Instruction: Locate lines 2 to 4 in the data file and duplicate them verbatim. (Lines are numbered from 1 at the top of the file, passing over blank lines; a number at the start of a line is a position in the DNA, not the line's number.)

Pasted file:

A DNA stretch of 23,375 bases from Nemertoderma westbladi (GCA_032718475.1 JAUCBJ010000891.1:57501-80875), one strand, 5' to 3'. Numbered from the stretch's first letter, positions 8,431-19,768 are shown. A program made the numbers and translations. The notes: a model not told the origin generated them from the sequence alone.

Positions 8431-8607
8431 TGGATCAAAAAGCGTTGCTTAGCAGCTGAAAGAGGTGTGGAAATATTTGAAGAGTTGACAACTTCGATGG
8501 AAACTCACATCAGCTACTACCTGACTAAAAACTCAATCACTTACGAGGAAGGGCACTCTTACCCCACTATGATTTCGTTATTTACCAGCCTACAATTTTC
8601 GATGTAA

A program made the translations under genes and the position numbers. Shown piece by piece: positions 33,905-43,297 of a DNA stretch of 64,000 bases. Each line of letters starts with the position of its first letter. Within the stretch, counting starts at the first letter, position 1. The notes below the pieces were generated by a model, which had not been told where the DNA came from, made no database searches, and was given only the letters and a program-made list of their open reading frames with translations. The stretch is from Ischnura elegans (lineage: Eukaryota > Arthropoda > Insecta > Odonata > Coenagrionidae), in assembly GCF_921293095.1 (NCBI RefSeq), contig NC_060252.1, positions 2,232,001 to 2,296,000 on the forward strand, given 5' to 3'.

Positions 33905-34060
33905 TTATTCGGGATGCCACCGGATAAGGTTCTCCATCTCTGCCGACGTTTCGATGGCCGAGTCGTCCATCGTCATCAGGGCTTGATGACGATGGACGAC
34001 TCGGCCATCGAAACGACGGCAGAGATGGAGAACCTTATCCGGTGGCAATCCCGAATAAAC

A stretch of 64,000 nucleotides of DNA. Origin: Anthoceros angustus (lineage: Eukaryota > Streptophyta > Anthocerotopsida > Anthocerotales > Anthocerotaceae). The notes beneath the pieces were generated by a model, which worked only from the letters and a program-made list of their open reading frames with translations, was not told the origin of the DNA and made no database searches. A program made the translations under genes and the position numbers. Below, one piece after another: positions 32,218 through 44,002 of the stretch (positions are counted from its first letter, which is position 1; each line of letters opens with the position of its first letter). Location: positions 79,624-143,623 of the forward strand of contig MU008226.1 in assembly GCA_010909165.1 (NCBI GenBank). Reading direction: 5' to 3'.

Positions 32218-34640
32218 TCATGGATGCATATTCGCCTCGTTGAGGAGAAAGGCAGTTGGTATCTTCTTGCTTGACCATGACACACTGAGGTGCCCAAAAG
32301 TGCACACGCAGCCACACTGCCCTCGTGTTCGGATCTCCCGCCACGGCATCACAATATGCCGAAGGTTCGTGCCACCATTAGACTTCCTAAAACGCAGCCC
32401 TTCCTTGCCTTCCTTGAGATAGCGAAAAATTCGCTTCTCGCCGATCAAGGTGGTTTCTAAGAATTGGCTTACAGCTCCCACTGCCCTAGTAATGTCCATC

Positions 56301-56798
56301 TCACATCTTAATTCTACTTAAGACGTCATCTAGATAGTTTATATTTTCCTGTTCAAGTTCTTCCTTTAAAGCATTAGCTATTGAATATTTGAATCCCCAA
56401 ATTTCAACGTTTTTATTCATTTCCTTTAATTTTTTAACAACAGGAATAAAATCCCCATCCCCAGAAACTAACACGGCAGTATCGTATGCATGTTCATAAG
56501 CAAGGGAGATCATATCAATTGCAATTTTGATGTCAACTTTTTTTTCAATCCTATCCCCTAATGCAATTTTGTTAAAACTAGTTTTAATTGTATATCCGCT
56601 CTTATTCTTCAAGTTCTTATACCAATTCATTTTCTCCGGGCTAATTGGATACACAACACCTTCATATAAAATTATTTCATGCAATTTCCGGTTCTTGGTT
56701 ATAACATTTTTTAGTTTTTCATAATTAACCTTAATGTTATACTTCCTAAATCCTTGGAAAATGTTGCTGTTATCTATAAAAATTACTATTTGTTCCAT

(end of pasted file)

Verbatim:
Positions 8431-8607
8431 TGGATCAAAAAGCGTTGCTTAGCAGCTGAAAGAGGTGTGGAAATATTTGAAGAGTTGACAACTTCGATGG
8501 AAACTCACATCAGCTACTACCTGACTAAAAACTCAATCACTTACGAGGAAGGGCACTCTTACCCCACTATGATTTCGTTATTTACCAGCCTACAATTTTC